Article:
3. Is there flexibility when it comes to working hours?

For example, if you'd like to take a midday break to see your child perform at a school assembly, ask how much notice you would need to give for this kind of time off, or if it is even allowed.

"I've worked with hundreds of candidates, and I always tell them, 'Now's your time.' Ask everything you want to ask and tell them exactly what you're hoping for. The more you can determine at the outset, the more at peace you'll feel with your decision."

~ Tracie Klander, Senior Provider Recruiter, Provider Solutions & Development

4. What does rounding look like?

If you're applying at a traditional Primary Care practice, where you'll be rounding in a hospital, you'll want to know the details of what will be expected of you.

5. What does the call schedule look like?

You'll want to find out what the call ratio is. At some clinics, it's one in four; at others, it's one in eight or one in 12. Some health systems do one week at a time; others do one weekend every six weeks, plus one evening every two weeks. Don't be afraid to ask about specifics, like when you're on call, is it limited to phone calls or will you be expected to go into the hospital? Ask if there's a hospitalist program or a pediatric hospitalist program. All of these factors will affect your schedule and potential work-life balance.

6. What does OB care look like?

If you'll be practicing obstetrics, you'll want to find out if you can always deliver your patients' babies, or if it's on a call basis. Ask who does circumcisions and who does C-sections. Will you be able to do your own procedures and surgeries? What kind of back-up will you have?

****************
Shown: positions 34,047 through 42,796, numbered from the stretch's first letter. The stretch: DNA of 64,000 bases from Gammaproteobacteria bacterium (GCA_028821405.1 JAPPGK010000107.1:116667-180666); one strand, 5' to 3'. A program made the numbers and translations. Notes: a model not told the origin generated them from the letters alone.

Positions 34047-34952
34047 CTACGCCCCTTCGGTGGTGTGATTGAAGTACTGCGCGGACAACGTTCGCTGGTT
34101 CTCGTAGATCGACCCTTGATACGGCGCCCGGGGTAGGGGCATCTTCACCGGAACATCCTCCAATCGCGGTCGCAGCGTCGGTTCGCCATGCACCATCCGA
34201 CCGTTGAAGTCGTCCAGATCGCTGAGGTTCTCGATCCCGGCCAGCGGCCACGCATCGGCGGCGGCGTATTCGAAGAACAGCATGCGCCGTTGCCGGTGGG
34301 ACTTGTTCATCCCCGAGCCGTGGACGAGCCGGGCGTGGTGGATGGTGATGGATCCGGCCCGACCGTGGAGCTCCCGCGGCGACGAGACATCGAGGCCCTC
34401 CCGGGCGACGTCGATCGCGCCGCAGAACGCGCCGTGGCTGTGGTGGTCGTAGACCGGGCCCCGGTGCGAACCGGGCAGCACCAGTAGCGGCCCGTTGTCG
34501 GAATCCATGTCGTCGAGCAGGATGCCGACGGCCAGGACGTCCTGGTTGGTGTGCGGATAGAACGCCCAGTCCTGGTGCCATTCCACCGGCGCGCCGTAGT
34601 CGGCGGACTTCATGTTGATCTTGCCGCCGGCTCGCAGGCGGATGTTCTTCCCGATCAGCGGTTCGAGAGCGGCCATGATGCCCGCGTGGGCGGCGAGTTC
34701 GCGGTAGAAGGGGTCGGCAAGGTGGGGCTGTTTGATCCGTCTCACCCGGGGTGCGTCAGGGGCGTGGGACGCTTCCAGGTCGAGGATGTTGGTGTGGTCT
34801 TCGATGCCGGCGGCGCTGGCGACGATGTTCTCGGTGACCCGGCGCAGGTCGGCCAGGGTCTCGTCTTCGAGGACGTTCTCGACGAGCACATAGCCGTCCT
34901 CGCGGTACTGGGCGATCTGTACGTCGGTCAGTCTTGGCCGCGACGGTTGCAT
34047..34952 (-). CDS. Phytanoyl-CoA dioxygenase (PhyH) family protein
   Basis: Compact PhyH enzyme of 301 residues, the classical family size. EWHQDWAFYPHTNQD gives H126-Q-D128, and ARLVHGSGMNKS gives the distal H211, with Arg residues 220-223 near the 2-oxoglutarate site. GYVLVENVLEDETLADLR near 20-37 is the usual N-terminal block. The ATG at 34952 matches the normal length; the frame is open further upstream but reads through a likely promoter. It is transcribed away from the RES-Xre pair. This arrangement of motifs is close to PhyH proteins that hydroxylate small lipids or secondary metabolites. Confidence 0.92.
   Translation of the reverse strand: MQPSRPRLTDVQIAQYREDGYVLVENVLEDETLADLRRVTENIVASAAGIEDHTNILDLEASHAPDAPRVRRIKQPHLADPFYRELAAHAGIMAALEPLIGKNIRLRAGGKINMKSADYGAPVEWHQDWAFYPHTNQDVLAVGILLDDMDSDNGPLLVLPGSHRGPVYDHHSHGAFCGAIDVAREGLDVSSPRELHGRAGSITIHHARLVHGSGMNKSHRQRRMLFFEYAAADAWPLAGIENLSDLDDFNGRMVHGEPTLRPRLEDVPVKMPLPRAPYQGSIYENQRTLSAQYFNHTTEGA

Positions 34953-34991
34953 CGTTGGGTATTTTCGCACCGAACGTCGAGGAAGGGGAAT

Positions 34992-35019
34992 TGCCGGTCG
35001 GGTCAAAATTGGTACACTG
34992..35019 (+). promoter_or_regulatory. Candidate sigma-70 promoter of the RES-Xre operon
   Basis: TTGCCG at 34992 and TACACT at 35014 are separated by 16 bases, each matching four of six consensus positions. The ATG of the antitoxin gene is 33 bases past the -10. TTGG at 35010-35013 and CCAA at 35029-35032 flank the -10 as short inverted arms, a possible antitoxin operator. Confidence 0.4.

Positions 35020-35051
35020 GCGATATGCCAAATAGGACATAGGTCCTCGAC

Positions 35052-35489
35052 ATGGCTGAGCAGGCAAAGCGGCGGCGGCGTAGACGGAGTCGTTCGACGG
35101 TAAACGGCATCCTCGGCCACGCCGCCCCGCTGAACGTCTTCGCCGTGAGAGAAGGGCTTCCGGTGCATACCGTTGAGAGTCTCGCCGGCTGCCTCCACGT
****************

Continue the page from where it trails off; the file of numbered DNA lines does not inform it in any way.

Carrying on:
7. Can you tell me about specialty support?

It's important to find out if the clinic or medical group has ample gastroenterology, cardiology and urology specialists. This will directly affect you in the event a patient has an emergency, like a GI-bleed, in the middle of the night.

8. What does your tail insurance cover?

Find out if the practice will provide tail coverage for you or if you'll have to pay for your own. Ask what your malpractice coverage will look like. Specifically, what are the dollar amounts that the insurance will cover? Is it a claims-made or occurrence policy?

9. Do you have Urgent Care?

You'll want to know what happens to your patients if you're booked up. Knowing whether you can send them to Urgent Care in those instances is good to know upfront.

10. Do you have a value-based incentive and production model for compensation?

This is an important one. If they do, be sure to ask what the production threshold is. Ask what the wRVU rate is. If there are quality metrics involved, ask what those are as well.

When you walk away from your interviews and site visit, Tracie says you should have a very clear idea of whether that particular job is for you.

"If you do it right, you should have all your questions answered and know whether you want to work and live there," she says. "I've worked with hundreds of candidates over the years, and I always tell them, 'Now's your time,' Ask everything you want to ask and tell them exactly what you're hoping for. The more you can determine at the outset, the more at peace you'll feel with your decision."

How PS&D Can Help in Your Primary Care Career

At Provider Solutions & Development, we specialize in Primary Care roles, hiring Family Medicine and Internal Medicine physicians as well as nurse practitioners and physicians assistants into jobs across the country.

Founded and owned by Providence, we recruit for hundreds of jobs within its seven-state footprint, in addition to Primary Care and Urgent Care roles for more than 40 other partners. We've helped thousands of providers find their next Primary Care opportunity.

Are you looking for your next Primary Care job opportunity? We can help you find the right fit the first time, at every stage of your career. Reach out today to get started.